Analysis finds state legislation copied from D.C. group

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HARRISBURG -- When it comes to state legislation, a liberal advocacy group says imitation isn't a form of flattery but rather a sneaky way for outside groups to write their own rules.

An analysis released Tuesday from Keystone Progress points to four Pennsylvania measures that they say are nearly identical to model legislation peddled by the conservative American Legislative Exchange Council.

The right-leaning association of state legislators has drawn national attention recently for reports that its model bills are being duplicated in statehouses across the country, and it has been criticized for the influence industry representatives are said to have in the drafting of that model legislation. It has also taken flack for its annual conferences, which lawmakers can attend free of charge and learn about model policies.

While several state lawmakers -- including Cranberry Republican Rep. Daryl Metcalfe -- have attended those conferences and reported the expense-paid trip on their ethics forms, it was the mirror-image legislation that drew much of the criticism from liberal detractors.

In the Keystone Progress report, those measures -- involving state pre-emption of the federal health-care law, a proposed council on privatizing government services, regulatory changes for small businesses and high-risk insurance pools -- are shown side by side with the ALEC models.

There are minor differences between the pairs, usually with a word, such as "commonwealth," swapped into the proposal.

Michael Morrill of Keystone Progress said part of his group's concern comes from how those model measures are crafted. He described it as a secretive process with input from corporations that pay significant sums in order to offer their policy suggestions to lawmakers.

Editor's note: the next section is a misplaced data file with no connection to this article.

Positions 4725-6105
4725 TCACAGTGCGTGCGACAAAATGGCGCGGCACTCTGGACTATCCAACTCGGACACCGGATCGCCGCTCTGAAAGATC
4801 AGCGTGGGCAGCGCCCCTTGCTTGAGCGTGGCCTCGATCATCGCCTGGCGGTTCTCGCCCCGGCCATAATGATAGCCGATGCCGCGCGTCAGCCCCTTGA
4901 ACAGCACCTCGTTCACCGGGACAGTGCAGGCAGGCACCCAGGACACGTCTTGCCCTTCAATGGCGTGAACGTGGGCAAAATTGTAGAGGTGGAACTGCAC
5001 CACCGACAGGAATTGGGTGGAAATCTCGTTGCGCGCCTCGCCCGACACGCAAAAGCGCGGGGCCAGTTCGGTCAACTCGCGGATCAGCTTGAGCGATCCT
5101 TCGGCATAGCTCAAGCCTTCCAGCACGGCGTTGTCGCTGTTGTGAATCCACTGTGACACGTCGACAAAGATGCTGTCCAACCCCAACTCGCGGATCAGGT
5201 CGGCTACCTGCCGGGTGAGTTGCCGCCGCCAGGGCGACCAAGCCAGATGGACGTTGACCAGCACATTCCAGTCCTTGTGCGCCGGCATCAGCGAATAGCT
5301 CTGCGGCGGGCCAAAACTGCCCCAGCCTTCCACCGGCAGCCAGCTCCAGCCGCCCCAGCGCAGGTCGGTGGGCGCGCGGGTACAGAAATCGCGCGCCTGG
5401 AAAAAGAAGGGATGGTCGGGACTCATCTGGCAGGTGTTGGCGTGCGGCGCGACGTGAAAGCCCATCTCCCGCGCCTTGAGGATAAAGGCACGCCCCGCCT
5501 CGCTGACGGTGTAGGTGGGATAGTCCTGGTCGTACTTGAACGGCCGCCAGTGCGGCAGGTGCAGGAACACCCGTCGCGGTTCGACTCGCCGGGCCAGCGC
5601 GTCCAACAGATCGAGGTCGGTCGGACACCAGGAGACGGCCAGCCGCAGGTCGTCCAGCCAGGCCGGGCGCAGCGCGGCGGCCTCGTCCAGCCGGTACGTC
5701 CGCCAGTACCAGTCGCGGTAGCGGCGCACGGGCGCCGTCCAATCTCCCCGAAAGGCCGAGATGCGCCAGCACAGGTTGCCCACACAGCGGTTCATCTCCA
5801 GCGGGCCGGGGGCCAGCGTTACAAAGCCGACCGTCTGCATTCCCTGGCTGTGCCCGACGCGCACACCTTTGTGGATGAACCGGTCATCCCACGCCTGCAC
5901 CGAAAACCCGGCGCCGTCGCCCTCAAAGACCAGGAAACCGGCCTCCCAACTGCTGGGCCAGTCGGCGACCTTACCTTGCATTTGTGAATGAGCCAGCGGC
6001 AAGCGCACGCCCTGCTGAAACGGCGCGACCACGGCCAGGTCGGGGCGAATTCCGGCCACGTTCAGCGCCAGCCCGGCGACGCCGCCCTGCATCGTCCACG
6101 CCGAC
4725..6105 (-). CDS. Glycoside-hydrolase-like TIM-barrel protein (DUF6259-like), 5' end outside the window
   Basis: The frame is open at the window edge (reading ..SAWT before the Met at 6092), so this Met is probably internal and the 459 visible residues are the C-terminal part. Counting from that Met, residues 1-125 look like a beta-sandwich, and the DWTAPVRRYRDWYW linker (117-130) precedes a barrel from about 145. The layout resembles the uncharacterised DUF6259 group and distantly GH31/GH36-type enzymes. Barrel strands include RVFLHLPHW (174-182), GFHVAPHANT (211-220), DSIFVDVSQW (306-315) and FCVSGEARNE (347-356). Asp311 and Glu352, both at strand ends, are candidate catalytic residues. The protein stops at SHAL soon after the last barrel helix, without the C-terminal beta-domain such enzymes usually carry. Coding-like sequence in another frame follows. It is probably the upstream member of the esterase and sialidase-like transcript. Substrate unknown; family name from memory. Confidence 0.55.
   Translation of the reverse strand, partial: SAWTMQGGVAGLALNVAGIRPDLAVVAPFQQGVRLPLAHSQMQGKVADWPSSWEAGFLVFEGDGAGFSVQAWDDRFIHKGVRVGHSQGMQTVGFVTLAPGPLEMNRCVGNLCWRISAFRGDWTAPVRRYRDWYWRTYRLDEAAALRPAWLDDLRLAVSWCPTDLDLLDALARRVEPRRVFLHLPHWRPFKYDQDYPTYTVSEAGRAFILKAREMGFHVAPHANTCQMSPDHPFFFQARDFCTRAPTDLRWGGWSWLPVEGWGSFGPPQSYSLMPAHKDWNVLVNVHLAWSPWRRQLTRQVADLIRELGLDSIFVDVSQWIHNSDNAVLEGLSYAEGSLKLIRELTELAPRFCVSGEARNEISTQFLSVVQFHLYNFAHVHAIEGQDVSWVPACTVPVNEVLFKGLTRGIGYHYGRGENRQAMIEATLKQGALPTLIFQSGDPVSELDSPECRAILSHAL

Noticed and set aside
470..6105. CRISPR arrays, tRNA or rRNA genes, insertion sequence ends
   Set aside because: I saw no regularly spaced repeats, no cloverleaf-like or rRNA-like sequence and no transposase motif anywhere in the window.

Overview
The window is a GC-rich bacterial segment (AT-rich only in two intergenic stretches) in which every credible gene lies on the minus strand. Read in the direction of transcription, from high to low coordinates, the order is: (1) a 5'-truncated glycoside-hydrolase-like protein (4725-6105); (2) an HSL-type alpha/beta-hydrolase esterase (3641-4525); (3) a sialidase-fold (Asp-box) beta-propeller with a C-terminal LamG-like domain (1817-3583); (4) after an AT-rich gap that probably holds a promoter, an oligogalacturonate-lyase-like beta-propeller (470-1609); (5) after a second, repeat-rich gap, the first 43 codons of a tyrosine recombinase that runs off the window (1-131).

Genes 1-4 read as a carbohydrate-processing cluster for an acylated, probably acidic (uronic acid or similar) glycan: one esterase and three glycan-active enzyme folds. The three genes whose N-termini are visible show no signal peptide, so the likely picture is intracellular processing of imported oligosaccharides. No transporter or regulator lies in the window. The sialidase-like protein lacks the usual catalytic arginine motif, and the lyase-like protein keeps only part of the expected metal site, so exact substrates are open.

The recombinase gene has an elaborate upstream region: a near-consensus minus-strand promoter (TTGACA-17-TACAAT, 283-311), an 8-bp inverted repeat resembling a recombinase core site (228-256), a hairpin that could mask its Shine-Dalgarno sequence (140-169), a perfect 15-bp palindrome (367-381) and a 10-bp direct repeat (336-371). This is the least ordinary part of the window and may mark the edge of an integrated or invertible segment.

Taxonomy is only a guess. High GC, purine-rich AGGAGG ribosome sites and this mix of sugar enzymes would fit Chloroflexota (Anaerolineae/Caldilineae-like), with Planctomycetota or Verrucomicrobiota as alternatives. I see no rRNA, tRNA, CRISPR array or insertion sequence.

With a full-time legislature, that bill-drafting process should be done by officials and staffers, he said.

"There's no excuse whatsoever to cut and paste," Mr. Morrill said in an interview. "Should outside groups be writing our bills behind closed doors?"

But Rep. Seth Grove, a York County Republican who introduced the measure on a privatization council, said those model bills give lawmakers an idea of how others are approaching an issue.

Mr. Grove said the templates are put together by a task force of private-sector members and state legislators, usually by searching for an example that is working well in a certain state. His proposal, on finding government efficiencies, is based on a panel set up in Florida, he said.

"There's some who are trying to portray it as corporations trying to take over legislation -- that's not it," he said. He added that he also looks for policy ideas from the moderate National Conference of State Legislatures.

Conservatives aren't the only ones promoting model legislation, said G. Terry Madonna, a political scientist at Franklin & Marshall College in Lancaster. He said labor groups and liberal think-tanks regularly pass politicians' policy suggestions from their point of view.

While an association with a particular group could taint certain measures, Mr. Madonna said for most Pennsylvanians following a measure, "they're more interested in what it says or does, not how it got there."

Mr. Grove's bill, which has lingered in the House State Government Committee since it was introduced in January, closely matches the ALEC proposal it was based on. But he said that if the bill moves forward, he fully expects it to be tweaked.

"Every bill changes in some way or another," Mr. Grove said. "Even if you introduce it as is, there's no way this is going to stay the same."

Mr. Grove is one of 23 state lawmakers identified by Keystone Progress for their involvement with ALEC. All but one of the legislators identified are Republicans, and many hold caucus leadership roles or committee chairmanships.

The sole Democrat listed in the report, Rep. Harry Readshaw of Carrick, did not return a request for comment.

However, it's unclear whether all of those lawmakers have maintained their involvement with the organization. A spokesman for House Majority Leader Mike Turzai, R-Bradford Woods, said the lawmaker is no longer involved with ALEC.

Keystone Progress says it will be digging for more information on who still is involved, and whether, like Mr. Grove, their dues are paid for by the House GOP caucus. The group will be filing requests under the Right-To-Know Law regarding House and Senate expenditures involving ALEC.


Laura Olson: lolson@post-gazette.com or 717-787-4254.


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